Loe visited the Granary Arts exhibit in November, and is returning virtually this month to participate in a symposium on the exhibit with Mooney, Sparano, Vaughn, Aurora Tang and moderator Amy Jorgensen. The symposium will be held via Zoom Thursday at 6:30. (Please RSVP on Eventbrite to attend. Zoom Meeting ID and Passcode will be emailed to you.)
The Center Can Not Hold, Curated by Hikmet Sidney Loe, Granary Arts, Ephraim, through Jan. 20
The founder of Artists of Utah and editor of its online magazine, 15 Bytes, Shawn Rossiter has undergraduate degrees in English, French and Italian Literature and studied Comparative Literature in graduate school before pursuing a career in art.
Categories: Art Professional Spotlight | Exhibition Reviews | Visual Arts
In his best known, late poem: The Second Coming (which most Americans learned about from Joan Didion, who paraphrased it’s final lines in the title of her breakout essay collection, “Slouching Towards Bethlehem”) William Butler Yeats says “Things fall apart; the centre cannot hold.” This means that the center is unable to hold.
In this exhibition, that’s changed to “The Center Can Not Hold.” That means it is possible for the center to fail to hold. It’s like reading a book where a character’s death brings it to a satisfying close, then going to the movie to find out they changed it and the character survives. Happy ending?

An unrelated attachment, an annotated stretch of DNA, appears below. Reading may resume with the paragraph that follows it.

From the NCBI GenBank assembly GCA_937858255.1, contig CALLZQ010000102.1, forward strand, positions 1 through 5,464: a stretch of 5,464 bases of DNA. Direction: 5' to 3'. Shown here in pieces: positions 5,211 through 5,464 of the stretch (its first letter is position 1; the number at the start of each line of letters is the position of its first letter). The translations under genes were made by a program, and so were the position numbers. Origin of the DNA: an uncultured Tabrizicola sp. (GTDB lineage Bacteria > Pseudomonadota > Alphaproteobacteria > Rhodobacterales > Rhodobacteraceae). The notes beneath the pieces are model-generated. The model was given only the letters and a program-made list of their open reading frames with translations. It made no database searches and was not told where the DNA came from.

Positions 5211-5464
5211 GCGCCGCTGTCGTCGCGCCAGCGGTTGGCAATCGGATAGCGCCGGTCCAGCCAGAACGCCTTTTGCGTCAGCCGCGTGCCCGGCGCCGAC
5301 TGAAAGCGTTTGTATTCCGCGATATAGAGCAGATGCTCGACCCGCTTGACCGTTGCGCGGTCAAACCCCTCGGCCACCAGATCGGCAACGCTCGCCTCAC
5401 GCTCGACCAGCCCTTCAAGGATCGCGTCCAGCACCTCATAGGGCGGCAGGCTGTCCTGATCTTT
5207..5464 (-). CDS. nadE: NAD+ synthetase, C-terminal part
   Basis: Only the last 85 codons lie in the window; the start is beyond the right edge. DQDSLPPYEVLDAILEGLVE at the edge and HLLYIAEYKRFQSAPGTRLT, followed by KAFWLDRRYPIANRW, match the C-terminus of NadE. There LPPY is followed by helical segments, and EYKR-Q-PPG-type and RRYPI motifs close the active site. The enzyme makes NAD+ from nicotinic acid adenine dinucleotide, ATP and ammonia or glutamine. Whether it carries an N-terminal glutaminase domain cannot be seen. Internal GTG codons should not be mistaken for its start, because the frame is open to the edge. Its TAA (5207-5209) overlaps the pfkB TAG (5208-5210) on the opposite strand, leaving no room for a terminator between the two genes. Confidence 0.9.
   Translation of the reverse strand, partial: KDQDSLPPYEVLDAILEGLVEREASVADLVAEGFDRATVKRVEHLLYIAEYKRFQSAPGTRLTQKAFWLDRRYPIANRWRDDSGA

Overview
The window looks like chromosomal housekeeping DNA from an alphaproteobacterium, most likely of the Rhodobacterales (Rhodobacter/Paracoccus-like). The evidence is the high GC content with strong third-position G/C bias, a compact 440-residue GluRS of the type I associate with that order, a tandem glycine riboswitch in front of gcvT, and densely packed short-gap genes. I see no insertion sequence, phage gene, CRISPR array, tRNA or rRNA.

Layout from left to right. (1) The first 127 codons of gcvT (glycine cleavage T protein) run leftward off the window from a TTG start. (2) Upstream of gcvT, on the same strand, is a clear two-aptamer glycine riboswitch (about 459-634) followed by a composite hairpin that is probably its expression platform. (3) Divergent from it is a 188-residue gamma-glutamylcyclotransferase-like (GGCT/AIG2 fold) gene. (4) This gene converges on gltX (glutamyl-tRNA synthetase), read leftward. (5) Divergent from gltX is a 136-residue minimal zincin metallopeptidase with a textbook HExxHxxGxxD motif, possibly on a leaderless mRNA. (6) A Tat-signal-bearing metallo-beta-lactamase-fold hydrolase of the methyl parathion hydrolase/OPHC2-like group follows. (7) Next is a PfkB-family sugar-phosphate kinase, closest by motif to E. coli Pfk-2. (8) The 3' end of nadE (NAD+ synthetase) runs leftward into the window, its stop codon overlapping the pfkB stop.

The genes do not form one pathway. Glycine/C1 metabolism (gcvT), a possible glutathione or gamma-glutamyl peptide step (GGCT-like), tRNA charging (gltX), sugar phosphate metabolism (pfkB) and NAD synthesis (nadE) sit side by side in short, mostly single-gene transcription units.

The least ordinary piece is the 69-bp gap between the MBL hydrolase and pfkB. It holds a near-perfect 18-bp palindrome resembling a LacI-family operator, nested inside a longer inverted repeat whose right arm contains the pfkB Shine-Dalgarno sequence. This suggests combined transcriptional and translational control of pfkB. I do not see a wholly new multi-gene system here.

Oops! And methought it was but a word misspelled. (Don’t Mess With Yeats.) (Ever.) My critics’ hat is so farflung that I may never find it again. I fear I have become a copy editor once more. A craft you never truly abandon. I have to own Slouching again, Geoff. Brilliant. And immediately fetch The Center Can Not Hold. NO, I DID NOT KNOW HIKMET HAD FORSAKEN US! SHOCKER! TABLOID MATERIAL! WE NEED A RELIABLE RIGHT–HAND COLUMN IN THIS RAG! FOLK E-MAIL YOU FROM ANYWHERE THESE DAYS. And you assume they are where they were. I bought the Encyclo ALREADY, Shawn. It is mysterious and exciting (because the Jetty is ) (and because Hikmet puts great stuff together) and dreamily educational, too. I’m a Taurus. I don’t want my book to change. So why is she STILL writing it?